Crisis in Camden: Children's Garden Matters to Collingswood, Too
According to an edict from the state of New Jersey, the facility has until March 31 to vacate a significant portion of its land. Borough residents are doing what they can to help.
Until the Ravitz family of Cherry Hill announced plans this week to open a new ShopRite supermarket in the city—and until it’s constructed—Camden City has had only one grocery store to serve its 80,000 residents since the 1980s.
Mark Smith, chef-owner of The Tortilla Press, says that's a far cry from conditions in his hometown of Norwalk, OH, where the residents only outnumber the supermarkets 15,000 to 5.
“[Camden is] classified as a food desert, and the public has to get their fresh produce from the little corner stores,” Smith said.
“There’s a necessity in Camden for any type of fresh food.”
For years, one institution that helped families meet those needs in the poorest and most dangerous city in the nation has been the Camden Children's Garden.
In the shadow of the New Jersey State Aquarium, the Garden is often thought of only as a destination for field trips. But the community gardening and urban agriculture programs it has facilitated have cleared off 26 acres of land at 120 locations in the city where people now grow fruits and vegetables.
For 19 years, its youth job training program has coached kids on the workings of argiculture. Year-round, the facility itself gives some 10,000 children from the city of Camden a safe place to visit—for free.
Of the staff that maintain the property, 80 percent are Camden City residents, including executive director Mike Devlin. In his mind, there's no better symbol for a city struggling to be reborn than a garden in bloom.
And there's no more ominous symbol for its resurrection than a March 31 deadline—Easter Sunday—by when the Garden also has been ordered to pull up stakes on 90 percent of its property.
$2.3 million in fresh produce
“When 2008 came and the economy melted down, the people of Camden were left between a rock and a hard place,” Devlin said.
In the city with the lowest median income in the country, residents can spend 40 percent of their annual budget on food, proving “that crisis hasn’t ended,” he said.
Community gardens supported by the Garden, are growing $2.3 million of fruits and vegetables annually, Devlin said.
“We were serving at least 12% of the population with its fresh fruit. It’s pretty substantial.”
And if the state had wanted the Garden gone, wanted it to register as a paying tenant, Devlin said, it had a long time to make those intentions known.
“We were there for 12 years plus before anybody asked us to sign a lease,” he said.
“Five governors came and left before the Christie people came there. If the state thought it owned the land and they thought we needed a lease, they certainly had a lot of opportunities.”
'We incorporated their harvest into the menu'
In Mark Smith's numerous catering gigs at the Garden—some of which have been hosted by prior governors, Devlin notes—menus were planned around the fruits and vegetables grown there.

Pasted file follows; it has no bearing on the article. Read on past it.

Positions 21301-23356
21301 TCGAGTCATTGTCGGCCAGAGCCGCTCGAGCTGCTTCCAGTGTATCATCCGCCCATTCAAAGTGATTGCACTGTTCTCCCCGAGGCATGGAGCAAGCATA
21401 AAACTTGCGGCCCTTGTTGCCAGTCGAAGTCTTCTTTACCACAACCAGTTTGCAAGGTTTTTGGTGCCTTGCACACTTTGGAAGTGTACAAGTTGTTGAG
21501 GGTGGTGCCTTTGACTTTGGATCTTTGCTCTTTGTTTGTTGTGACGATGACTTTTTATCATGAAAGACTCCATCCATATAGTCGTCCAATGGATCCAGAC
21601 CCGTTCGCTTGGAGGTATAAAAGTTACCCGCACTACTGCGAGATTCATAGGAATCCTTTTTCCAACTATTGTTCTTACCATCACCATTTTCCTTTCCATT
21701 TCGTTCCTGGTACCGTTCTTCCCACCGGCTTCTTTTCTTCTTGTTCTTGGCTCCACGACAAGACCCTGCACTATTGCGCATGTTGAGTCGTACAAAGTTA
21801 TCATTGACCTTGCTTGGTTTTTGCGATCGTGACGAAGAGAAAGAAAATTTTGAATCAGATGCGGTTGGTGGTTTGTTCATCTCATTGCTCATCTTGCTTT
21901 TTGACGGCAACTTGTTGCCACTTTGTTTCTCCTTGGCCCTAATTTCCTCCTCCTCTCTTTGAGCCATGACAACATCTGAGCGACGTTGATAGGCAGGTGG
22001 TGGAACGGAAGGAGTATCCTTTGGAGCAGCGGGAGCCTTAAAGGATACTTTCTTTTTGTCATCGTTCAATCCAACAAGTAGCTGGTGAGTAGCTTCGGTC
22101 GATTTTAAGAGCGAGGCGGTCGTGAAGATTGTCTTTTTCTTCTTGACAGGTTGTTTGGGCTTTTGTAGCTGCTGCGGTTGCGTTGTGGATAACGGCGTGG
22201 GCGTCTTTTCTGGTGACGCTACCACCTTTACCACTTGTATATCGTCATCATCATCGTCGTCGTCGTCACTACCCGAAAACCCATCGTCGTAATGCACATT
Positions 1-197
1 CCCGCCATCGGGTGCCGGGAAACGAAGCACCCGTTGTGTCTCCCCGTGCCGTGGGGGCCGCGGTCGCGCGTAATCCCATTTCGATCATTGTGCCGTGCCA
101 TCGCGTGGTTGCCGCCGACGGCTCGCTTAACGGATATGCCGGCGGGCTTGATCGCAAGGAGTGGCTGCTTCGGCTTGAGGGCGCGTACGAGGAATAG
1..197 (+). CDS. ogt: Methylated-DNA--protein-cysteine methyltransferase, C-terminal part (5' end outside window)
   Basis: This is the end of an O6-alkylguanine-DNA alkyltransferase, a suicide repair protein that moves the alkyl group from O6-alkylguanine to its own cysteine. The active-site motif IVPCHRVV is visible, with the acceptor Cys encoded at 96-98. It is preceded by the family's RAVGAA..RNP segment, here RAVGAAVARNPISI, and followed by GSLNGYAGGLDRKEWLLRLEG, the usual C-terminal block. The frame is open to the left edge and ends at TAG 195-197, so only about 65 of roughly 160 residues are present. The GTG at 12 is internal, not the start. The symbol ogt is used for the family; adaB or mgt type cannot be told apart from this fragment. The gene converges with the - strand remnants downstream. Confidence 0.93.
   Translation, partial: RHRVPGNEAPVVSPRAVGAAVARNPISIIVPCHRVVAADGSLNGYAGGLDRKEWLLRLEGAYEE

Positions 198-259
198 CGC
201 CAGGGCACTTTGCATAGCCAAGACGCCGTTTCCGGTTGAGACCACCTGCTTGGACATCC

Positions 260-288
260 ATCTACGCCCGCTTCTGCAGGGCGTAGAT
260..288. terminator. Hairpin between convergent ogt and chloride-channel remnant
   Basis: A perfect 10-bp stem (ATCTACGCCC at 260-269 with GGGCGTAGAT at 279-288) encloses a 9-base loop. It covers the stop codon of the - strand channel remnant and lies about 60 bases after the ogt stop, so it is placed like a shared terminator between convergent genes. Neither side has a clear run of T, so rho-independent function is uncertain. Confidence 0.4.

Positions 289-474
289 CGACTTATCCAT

“We incorporated their harvest into the menu,” Smith said. “What they would grow at the community gardens in the city, we were able to purchase it and supplement our stuff from the [Collingswood] Farmers Market.”
The impact of the Garden upon sustainability within the city is just as valuable as the food it grows, Smith said.
“The bigger thing for me as a chef is they run these programs about nutrition, and they teach people how to grow fresh food, and it’s all been based out of this little space of land,” he said.
“They have their offices, their greenhouses, their educational plots, a little kitchen where they can do educational demonstrations…for somebody to come in and say 'you have until March 31 to get out of here,' it’s crazy.”
In addition to being “a safe place for kids to hang out,” Smith said, the Garden employs Camden residents.
“They’re good people who are working and getting a paycheck, let alone the numerous people that you see at the gardens that are actually taking care of the land and the food,” Smith said.
“When you can actually take a drive through the city and take a look at the little pockets...where they’ve installed gardens," he said, "you see that they’re able to produce fresh food—and not only to reward the people that are doing it, but actually distributing it to the neighbors in the area.”
'I've made so many friends there'
Collingswood native Lillian Ward, who is attending school at Boston University, has been either a volunteer or staffer at the Garden for about 10 years.
"It has become my home almost as certainly as Collingswood is," Ward told Patch in an e-mail. "The people I worked with in my years at the Garden are among the best I've ever known."
Ward, who had her post-CHS graduation party at the Garden in 2008, said that another benefit the facility also provides are necessary vocational opportunities for individuals with various disabilites.
The Garden offers "skills they can use for the rest of their lives as well as long-term work opportunities that will only end if the Garden closes," she wrote, "leaving an already vulnerable population in even more dire straits.
"I don't think I can overstate how much I love the Children's Garden and how desperately I hope it stays open," Ward wrote.
"We've weathered many storms over the years, and I really hope that this isn't the one that sinks us."
The Camden Children's Garden is hosting a Pay What You Wish day at its facility Saturday, March 23, from 1 to 4 p.m., with proceeds to benefit the Camden Children's Garden Club, its overseers.
The Tortilla Press is also kicking in 25 percent of all checks from both of its locations on April 1 to benefit the club.
More updates are available on the Facebook group, "Save the Camden Children's Garden."